- 2002 24 Sep
Q: How do I decide where to send my children to school?
Dennis: The issue of where your children should go to school-whether it be homeschool, public, private, or private Christian-is a hot issue among Christians these days. There are so many choices and different opinions, and it's tempting to look at what other families are doing and compare their decisions about school to your own. This happened to Barbara and me as our children reached school age. Some of our friends made choices that were different from the way we felt God leading us, and we started wondering, "Are our values wrong? Are their values wrong? Are we making the right decision?"
The question is not whether their values or ours were wrong, but are our values different? I've read a great deal of Christian writing on this subject. Much of it pits parents who have chosen public school against the homeschoolers, or the public schoolers against the parents who choose private Christian education.
This kind of attitude fosters a divisive and judgmental attitude within the Christian community. Romans 12:3 commands us not to think more highly of ourselves than we ought to think, and this applies to our decisions as well. We shouldn't think more highly of the decisions we make just because they're different from someone else's. And in the case of educational choices, I believe there's biblical support for all of these choices.
When you and your spouse start considering the school question, one of the first things you can do is determine your family's convictions. This may help clarify what you think is important and what the Lord is telling you about this issue.
This means thinking critically-not saying or doing something just because your friends are saying or doing it. Hammer out your own family values, your own convictions, and your own philosophy of education and child rearing. Then, when you make a decision about schooling, it won't be a decision that's been compartmentalized. Instead, it will flow from your sense of responsibility as a couple entrusted with the care and rearing of your children to help them become all God intends them to be.
When Barbara and I initially did this, we determined our values quite apart from our school choice decision. We went away one weekend and made individual lists of our top five individual values; then we combined these lists and prioritized them for our values as a couple. Doing this gave us a sense of purpose as a couple and as a family, and part of that included the decision of where our children should go to school.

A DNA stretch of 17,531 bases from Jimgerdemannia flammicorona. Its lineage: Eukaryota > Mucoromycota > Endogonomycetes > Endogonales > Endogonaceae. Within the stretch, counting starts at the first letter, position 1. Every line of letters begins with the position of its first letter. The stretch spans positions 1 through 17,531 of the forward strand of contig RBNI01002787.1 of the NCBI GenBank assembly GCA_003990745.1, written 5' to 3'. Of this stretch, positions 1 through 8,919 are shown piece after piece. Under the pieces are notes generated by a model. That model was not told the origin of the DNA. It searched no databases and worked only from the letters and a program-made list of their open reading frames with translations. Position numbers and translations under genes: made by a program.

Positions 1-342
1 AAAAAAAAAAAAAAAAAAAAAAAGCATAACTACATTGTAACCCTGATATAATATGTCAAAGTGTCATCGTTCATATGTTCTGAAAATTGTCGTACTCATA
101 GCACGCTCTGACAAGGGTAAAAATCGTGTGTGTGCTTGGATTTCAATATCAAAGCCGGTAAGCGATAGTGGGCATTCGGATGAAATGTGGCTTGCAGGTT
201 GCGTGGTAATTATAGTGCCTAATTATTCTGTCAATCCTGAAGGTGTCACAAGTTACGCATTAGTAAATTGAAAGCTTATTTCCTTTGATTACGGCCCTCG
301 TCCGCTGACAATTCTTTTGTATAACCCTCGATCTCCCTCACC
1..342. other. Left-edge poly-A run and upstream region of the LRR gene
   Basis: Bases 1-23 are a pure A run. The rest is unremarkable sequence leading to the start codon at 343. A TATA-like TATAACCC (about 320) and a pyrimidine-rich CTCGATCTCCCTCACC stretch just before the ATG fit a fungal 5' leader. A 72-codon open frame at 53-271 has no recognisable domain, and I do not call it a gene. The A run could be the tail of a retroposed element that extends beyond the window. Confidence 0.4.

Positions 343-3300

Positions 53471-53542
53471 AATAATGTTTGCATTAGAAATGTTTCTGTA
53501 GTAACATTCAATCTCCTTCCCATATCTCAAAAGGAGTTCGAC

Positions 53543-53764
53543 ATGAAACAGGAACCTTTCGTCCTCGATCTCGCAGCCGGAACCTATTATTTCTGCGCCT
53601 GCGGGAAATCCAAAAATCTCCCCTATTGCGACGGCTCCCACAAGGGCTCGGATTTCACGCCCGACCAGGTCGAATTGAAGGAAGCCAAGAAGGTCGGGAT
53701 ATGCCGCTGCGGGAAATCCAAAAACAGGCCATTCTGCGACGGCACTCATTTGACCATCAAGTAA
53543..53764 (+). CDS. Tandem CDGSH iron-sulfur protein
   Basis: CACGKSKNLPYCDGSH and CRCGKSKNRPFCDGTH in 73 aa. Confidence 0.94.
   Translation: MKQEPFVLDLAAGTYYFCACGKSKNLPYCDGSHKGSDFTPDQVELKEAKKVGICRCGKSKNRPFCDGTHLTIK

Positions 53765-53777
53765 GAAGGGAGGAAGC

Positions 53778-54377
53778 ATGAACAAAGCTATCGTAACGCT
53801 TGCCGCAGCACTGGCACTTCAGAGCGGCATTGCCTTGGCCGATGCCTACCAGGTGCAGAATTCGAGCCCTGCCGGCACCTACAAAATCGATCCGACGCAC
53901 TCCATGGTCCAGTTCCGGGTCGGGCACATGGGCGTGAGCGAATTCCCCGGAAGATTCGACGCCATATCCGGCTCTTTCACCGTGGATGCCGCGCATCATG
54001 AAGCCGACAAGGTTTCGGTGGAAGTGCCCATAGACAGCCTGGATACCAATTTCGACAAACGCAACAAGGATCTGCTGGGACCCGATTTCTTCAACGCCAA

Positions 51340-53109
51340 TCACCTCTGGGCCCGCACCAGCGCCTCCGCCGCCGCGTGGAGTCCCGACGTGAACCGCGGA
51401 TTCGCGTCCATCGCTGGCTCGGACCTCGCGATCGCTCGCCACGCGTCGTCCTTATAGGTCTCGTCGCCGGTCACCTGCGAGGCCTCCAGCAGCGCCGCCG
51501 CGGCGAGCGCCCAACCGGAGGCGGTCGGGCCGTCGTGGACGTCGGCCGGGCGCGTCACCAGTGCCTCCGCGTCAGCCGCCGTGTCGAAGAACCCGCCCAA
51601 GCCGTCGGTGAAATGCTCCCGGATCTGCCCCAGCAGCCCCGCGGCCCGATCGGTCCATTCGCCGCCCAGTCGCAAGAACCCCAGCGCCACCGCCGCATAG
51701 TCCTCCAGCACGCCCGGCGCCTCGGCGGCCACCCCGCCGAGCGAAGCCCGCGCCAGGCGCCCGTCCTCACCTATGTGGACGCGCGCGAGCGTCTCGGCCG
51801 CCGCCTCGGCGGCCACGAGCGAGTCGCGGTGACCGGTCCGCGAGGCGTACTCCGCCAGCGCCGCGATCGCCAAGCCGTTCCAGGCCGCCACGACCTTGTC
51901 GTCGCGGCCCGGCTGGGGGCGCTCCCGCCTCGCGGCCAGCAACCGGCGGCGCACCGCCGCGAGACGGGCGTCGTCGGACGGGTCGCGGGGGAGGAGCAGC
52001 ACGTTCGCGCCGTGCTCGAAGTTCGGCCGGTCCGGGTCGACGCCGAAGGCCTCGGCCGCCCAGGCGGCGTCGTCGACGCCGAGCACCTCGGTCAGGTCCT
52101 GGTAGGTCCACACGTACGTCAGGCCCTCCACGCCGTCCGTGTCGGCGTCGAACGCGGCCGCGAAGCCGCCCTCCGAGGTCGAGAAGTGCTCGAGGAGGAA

Barbara: We decided to homeschool our children in the late 70s, when few people had really heard of homeschooling before. We heard all kinds of "You're doing what?" comments from friends and neighbors and family, and we experienced incredible peer pressure. But I also remember feeling liberated because we were evaluating what we thought was important.
Dennis: One of the most important components in making this decision is asking the Lord for wisdom and discernment. Proverbs 3:5-6 tells us to trust in the Lord and not depend on our own understanding. Proverbs 2 urges us to search for wisdom that leads to discernment-skill in everyday living. It gives us the ability to determine direction and know where God is leading us. Husbands and wives can pray together and ask God to guide them both in this decision about school.
Barbara: Don't stop praying after you've made that kindergarten or first grade choice. As our children approach college, we've prayed for that decision as well. Praying about the educational choices you will make for and with your children is something to do all through their lives because you need to be open to whatever God wants, and He might have a change in mind.